Theme: ‘Inclusion and Togetherness’

"How might we ‘normalize LGBTQ+? ‘"


Nowadays, the LGBTQ+ community has been growing and society has become more tolerant over the years. However, we are definitely not there yet. After doing a lot of desk research, speaking to several different people on the streets and in my own environment, and speaking to people who identify as LGBTQ+, I realized that a big issue for the last-mentioned group is labelling. That’s why I designed BearBeing.

BearBeing is an education tool used in non-religious secondary schools to introduce kids (5-7 years old) to the spectrum LGBTQ+. It is purely meant to introduce the kids to the topic and to let them know that it’s okay to be whoever you want to be, not to imply any right or wrong. An important factor is that heterosexuality will also be mentioned as part of the spectrum, so that there’s no division between heterosexuality and LGBTQ+. The main goal is to normalize LGBTQ+, starting with the new generation (and their teachers) and eventually working its way up.

The scenario

Max arrives at school finds his place in the classroom. After a few minutes the teacher starts the class. She starts to explain what they’re about to do and why it is important. After this brief explanation, all kids in the classroom receive a teddy bear (all teddy bears look the same) and a box. Inside this box they’ll find gender defining clothes, accessories, make-up, wigs, facial hair and jewelry. There’s also a passport in the box – that passport belongs to the teddy bear.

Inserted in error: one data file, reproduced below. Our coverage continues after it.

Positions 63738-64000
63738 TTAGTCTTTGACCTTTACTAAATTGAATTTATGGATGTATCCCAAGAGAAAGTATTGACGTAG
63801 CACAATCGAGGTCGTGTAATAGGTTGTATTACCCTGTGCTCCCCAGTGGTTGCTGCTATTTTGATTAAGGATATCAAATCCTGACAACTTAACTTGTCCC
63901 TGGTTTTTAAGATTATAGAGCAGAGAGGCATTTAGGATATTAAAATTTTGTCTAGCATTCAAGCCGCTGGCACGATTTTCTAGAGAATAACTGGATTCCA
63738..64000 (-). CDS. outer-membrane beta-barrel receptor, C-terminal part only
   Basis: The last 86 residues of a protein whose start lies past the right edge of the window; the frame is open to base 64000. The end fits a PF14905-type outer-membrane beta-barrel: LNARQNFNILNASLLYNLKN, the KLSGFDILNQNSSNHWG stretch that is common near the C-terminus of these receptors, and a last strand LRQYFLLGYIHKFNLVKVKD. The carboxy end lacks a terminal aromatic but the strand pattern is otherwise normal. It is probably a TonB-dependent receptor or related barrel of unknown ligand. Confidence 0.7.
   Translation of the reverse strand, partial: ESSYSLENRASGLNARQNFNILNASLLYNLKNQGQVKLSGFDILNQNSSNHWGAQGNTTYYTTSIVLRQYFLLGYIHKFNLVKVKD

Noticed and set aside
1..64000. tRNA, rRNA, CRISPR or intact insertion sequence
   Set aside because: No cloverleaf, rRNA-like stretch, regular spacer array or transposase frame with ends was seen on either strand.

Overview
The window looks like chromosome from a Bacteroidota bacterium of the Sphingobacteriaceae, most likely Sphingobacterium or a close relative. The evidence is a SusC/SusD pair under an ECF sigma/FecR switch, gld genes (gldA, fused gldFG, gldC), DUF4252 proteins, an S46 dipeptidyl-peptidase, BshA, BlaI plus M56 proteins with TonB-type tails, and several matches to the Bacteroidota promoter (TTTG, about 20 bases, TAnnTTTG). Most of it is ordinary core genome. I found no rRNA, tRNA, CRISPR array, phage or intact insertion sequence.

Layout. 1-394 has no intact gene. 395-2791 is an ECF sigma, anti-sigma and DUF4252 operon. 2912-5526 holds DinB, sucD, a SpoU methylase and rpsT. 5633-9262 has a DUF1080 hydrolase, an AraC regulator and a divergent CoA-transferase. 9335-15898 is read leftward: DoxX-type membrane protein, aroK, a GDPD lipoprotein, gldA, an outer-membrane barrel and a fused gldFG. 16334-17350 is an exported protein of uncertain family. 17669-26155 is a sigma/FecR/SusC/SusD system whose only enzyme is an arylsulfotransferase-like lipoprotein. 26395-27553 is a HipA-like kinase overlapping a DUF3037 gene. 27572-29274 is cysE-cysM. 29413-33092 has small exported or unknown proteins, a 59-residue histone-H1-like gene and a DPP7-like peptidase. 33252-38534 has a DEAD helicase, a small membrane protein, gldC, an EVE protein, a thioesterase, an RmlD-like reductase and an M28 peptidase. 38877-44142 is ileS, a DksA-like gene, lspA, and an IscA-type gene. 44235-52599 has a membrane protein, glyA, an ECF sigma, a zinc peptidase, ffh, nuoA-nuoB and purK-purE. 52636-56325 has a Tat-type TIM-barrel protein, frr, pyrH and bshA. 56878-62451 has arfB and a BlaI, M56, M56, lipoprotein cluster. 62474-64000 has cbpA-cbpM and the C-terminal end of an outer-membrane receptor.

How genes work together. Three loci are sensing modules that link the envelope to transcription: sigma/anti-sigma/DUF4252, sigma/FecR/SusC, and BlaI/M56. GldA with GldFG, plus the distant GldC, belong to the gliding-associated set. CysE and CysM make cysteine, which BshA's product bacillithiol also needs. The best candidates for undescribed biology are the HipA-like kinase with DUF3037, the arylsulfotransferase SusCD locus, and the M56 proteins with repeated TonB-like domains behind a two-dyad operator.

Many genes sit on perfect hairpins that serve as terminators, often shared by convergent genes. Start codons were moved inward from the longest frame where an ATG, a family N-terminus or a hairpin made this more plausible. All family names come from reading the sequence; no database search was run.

When all kids have a bear and a box of assets in front of them, the teacher asks them to first put their finger on the heartbeat sensor that’s on the back of the bear. As the kids do so, they’ll see their own heartbeat inside the teddy bear. The teacher then asks them to compare their bears – through this assignment, the teacher will explain the first important message: Everyone is the same underneath the layers.

After this first assignment, the teacher asks all the kids to dress their bears however they’d like and to fill in their passports to really give their bear an identity. They are challenged to use their imagination as they do so. The teacher also dresses a bear + fills in a passport for it, to make sure there will always be a conversation starter. After all the kids are done, the teacher asks the kids to show their bears to the class. Every bear with their own identity will be discussed, and based on the bears, all different aspects of LGBTQ+ will be discussed. This is done very lightheartedly, just enough to help young kids understand what it means.

Let’s make LGBTQ+ BEARable! 

Personal Details

Melissa Woelders


Instagram: @melissawoelders


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